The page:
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Former High-cost Lender Warned Over Failure To Adhere To Responsible Lending Requirements

The Commerce Commission has issued a warning to Superloans Napier Limited and Superloans Porirua Limited that they are likely to have failed to comply with the lender responsibility principles set out in the Credit Contracts and Consumer Finance Act 2003 (CCCF Act).

An investigation into the Superloans Group, including Superloans Napier and Superloans Porirua, was opened following a number of complaints, including complaints from financial mentors, which raised concerns about the Superloans Group’s compliance with the responsible lending provisions of the CCCF Act.

Commission Chair, Anna Rawlings said, “Our investigation identified several borrowers who were provided with high-cost Express loans on a regular and ongoing basis. In one case a borrower had 19 loans in a 12-month period.”

The CCCF Act requires lenders, before entering into an agreement, to make reasonable inquiries with a borrower so as to be satisfied that the agreement meets the borrower’s requirements and objectives, and to exercise the care, diligence and skill of a responsible lender.

“Our investigation found Superloans promoted and allowed its loans to be used on a regular and long-term basis and encouraged longer term and regular borrowing through the use of text and email messaging to borrowers. These text messages did not contain a risk warning.”

“There was also limited evidence to indicate a borrowers’ previous borrowing or stated purpose for the loan was discussed or taken into account when assessing the suitability of the loan, and Superloans Groups’ guidelines did not contain any guidance on how staff should comply with their responsibilities in this area.”

“Responsible lending is an area of focus for the Commission. We urge lenders to make sure that they understand their responsible lending obligations and they have internal processes in place to ensure they meet those obligations,” said Ms Rawlings.


Lender Responsibility Principles
Lenders entering into consumer credit contracts after 6 June 2015 are required to comply with the lender responsibility principles, as set out in the CCCF Act.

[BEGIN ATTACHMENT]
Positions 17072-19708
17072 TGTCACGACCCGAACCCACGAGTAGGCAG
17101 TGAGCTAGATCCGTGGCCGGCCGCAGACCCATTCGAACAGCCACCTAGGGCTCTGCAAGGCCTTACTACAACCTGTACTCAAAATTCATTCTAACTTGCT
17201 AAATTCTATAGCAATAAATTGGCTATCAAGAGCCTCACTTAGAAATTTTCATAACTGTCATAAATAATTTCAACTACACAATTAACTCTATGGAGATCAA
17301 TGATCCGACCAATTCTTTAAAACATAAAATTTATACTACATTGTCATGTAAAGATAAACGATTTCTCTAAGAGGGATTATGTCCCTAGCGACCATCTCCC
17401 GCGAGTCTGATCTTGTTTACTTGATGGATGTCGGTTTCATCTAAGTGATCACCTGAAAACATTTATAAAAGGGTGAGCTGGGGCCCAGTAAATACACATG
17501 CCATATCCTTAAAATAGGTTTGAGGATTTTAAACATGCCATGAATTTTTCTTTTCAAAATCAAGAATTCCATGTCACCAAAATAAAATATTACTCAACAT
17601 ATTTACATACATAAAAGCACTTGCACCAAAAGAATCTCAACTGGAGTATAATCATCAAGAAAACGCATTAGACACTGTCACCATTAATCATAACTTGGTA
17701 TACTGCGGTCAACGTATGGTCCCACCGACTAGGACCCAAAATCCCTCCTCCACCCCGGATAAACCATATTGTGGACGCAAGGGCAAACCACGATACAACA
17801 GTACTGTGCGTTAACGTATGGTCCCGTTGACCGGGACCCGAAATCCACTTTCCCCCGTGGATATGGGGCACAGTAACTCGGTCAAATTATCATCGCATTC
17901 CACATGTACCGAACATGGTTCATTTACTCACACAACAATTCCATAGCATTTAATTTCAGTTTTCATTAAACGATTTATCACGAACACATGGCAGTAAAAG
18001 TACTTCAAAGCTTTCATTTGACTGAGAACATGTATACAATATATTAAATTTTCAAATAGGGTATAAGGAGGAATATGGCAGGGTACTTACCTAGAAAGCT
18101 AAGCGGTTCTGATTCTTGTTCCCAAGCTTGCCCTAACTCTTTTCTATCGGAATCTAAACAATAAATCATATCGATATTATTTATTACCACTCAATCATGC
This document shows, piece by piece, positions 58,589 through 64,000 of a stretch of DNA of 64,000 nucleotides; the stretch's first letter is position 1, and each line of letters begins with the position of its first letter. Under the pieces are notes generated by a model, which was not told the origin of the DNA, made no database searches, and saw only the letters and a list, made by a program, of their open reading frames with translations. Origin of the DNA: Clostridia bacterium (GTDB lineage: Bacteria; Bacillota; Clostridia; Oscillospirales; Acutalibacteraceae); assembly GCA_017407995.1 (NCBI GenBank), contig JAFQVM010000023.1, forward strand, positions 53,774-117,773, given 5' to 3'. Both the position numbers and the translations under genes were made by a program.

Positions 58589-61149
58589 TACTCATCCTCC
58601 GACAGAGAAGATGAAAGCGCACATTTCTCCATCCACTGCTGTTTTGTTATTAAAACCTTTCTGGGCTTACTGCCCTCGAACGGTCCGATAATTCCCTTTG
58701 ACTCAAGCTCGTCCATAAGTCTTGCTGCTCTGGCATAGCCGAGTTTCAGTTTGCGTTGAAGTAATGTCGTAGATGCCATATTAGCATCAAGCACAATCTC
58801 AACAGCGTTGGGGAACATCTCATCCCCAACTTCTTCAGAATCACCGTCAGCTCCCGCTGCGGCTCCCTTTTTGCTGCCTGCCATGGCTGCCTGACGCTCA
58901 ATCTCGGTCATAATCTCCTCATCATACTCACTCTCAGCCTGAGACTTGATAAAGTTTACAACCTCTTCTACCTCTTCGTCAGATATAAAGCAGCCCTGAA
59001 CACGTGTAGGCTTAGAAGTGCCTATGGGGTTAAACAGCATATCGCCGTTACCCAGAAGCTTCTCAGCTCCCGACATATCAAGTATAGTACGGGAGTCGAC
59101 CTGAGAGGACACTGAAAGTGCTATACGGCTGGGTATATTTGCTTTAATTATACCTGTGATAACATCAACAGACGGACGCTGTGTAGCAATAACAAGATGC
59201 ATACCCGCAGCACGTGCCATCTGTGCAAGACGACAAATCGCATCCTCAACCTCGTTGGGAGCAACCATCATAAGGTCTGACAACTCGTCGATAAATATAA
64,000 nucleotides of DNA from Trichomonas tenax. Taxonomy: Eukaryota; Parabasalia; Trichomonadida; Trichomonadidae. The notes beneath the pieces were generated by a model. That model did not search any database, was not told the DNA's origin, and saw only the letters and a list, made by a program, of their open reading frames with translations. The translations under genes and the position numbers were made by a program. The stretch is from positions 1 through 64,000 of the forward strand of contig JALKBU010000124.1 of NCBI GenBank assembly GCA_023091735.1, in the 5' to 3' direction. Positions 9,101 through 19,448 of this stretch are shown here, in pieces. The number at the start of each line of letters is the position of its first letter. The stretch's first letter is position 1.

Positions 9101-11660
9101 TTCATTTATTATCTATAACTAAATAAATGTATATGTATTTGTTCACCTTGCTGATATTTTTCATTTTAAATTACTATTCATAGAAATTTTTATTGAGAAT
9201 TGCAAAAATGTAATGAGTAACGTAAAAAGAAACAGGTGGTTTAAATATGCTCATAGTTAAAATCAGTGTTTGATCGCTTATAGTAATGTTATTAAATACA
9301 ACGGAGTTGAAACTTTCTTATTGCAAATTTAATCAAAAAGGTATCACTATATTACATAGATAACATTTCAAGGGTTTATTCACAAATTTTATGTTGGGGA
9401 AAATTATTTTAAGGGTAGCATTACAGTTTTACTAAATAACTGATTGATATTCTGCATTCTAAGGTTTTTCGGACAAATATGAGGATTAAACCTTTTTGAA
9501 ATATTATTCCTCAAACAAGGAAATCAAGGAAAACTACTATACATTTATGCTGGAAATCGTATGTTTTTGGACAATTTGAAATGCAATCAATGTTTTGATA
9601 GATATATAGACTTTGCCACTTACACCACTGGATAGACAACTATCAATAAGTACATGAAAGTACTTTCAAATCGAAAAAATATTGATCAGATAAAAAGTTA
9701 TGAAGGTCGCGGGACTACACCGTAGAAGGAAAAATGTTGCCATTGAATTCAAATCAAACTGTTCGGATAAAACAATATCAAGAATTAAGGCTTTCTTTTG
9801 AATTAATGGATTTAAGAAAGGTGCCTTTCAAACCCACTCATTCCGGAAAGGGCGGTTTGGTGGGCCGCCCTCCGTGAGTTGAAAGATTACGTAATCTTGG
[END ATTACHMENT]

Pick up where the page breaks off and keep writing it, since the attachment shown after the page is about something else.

Lenders must make reasonable inquiries, before entering the agreement, to be satisfied it is likely the borrower will make repayments without suffering substantial hardship, and to exercise the care, skill and diligence of a responsible lender.

From June 1 high-cost lending to consumers is now subject to specific restrictions that do not apply to other forms of lending.

The key restrictions on high-cost lending are:
• interest and fees charged on a high-cost loan are capped at 100% of the amount first advanced
• the rate of charge (excluding default fees) on a high-cost loan is capped at 0.8% per day
• lenders are restricted from making high-cost loans to some repeat borrowers
• lenders have extra disclosure obligations.

The Commission has developed guidance which explains these key restrictions. The specific rules are set out in the CCCF Act and the Credit Contracts and Consumer Finance Regulations 2004. These rules are complex, and lenders are encouraged to take legal advice to ensure that they operate within the restrictions.

Responsible Lending Code
The Code provides guidance as to how lenders can comply with the Principles. It includes the type of inquiries a lender should make into a borrower’s income and expenses, and it specifies that more extensive inquiries should be made if the loan is high-cost.

The Code is not legally binding, but if lenders comply with it that will be treated as evidence they complied with the principles.

Warning letters
A warning explains the Commerce Commission’s opinion that the conduct at issue is likely to have breached the law. Only the Courts can decide whether a breach of the law has in fact occurred.

A warning letter is to inform the recipient of the Commission’s view that there has been a likely breach of the law, to suggest a change in the recipient’s behaviour, and to encourage future compliance with the law.

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